The Maine Childhood Lead Poisoning Prevention Program (MCLPPP) found that six of the 55 new cases of elevated blood levels found in children under age 6 in Maine in 2008 were in homes that did not contain elevated lead levels. These children appear to have been exposed to lead found in family vehicles and car seats – lead that may have been transported by family members who work in “high-risk lead exposure occupations.”
“Among the five families, contacts included four persons who currently or recently worked in painting and paint removal, and one who was self-employed as a metals recycler,” the report stated. “The workers reported no lead-related occupational safety measures provided by their employers at their worksites.”
MCLPPP reported that lead-based paint was not detected in these homes. Instead, lead dust was found in exterior areas of two of the homes where family members removed and kept clothing worn at work.
Currently, there are no standardized testing methods for lead dust in child safety seats or vehicle interiors. The report recommended that state and federal lead poisoning prevention programs should consider expanding lead dust testing to include vehicles and child safety seats.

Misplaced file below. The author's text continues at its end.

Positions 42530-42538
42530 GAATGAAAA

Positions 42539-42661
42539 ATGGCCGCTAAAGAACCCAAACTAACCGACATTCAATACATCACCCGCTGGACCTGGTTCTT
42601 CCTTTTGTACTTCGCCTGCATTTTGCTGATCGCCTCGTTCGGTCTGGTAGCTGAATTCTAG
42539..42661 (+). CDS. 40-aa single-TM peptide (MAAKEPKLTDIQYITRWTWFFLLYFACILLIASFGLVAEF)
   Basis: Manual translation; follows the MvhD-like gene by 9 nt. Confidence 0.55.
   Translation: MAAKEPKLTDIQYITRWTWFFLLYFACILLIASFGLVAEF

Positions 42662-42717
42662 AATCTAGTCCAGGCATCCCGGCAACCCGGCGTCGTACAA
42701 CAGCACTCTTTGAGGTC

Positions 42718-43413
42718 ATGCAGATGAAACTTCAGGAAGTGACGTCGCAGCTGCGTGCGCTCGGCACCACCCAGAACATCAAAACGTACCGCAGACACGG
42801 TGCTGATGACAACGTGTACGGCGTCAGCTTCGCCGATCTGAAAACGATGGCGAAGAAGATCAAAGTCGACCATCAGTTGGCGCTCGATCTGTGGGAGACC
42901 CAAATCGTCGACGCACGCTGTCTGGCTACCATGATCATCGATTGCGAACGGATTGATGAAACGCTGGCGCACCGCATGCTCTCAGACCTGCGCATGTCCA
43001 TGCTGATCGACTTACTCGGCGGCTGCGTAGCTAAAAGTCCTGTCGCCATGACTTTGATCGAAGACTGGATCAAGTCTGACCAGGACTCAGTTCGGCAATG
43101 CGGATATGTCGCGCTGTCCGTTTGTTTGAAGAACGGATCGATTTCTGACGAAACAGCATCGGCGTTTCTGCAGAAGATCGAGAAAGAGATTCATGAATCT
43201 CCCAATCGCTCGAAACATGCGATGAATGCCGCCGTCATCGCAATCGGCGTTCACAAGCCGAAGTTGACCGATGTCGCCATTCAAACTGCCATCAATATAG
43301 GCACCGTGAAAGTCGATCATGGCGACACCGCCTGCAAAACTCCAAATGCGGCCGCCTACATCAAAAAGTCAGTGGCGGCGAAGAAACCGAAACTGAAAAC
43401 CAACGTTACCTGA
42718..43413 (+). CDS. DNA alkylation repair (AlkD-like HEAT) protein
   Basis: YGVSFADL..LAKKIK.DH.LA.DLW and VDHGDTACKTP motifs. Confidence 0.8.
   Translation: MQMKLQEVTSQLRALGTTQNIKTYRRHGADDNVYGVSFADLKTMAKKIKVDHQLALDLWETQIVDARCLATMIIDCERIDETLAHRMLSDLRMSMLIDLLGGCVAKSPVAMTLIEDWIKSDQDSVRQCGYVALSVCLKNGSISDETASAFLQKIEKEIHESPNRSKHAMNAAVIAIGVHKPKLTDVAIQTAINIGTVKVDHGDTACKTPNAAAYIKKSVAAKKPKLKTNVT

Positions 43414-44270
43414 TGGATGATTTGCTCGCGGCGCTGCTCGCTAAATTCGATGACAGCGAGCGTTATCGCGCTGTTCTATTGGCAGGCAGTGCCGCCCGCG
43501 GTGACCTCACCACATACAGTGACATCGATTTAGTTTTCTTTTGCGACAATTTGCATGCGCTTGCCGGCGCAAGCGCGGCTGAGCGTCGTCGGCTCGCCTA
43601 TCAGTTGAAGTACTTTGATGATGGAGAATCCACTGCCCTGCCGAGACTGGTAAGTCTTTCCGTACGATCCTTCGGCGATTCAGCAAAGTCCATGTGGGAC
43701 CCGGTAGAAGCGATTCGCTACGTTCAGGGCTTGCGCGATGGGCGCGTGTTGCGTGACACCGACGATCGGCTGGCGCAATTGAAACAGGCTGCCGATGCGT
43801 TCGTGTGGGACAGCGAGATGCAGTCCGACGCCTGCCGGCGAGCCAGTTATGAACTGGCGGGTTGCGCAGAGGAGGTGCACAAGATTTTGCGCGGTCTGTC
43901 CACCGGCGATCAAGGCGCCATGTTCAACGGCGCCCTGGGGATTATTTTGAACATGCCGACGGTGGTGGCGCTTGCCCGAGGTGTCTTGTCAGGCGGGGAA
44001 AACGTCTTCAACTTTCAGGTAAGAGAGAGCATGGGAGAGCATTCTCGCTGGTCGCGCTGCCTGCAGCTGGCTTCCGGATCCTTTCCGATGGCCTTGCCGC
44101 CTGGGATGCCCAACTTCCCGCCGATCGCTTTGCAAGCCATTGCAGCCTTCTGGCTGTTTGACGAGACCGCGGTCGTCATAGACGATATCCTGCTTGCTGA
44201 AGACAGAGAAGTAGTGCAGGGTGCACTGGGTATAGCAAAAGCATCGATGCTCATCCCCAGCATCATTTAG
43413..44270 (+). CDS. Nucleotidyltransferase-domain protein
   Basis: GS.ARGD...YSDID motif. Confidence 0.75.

In addition, the following steps should be taken to identify and reduce the risk of take-home lead poisoning:
- Ensure that children with elevated blood lead levels are identified through targeted testing.
- Direct prevention activities to at-risk workers and employers.
- Improve employer safety protocols.
According to MCLPPP, family members employed in high-risk lead exposure occupations also should take precautions:
- Place contaminated clothing, shoes and PPE in a closed container for cleaning.
- Shower and wash hands, face and hair after work and change into clean clothes.
- Wash work clothes separately.
- Vacuum and clean the inside of the vehicle and replace a child safety seat that tested positive for lead dust.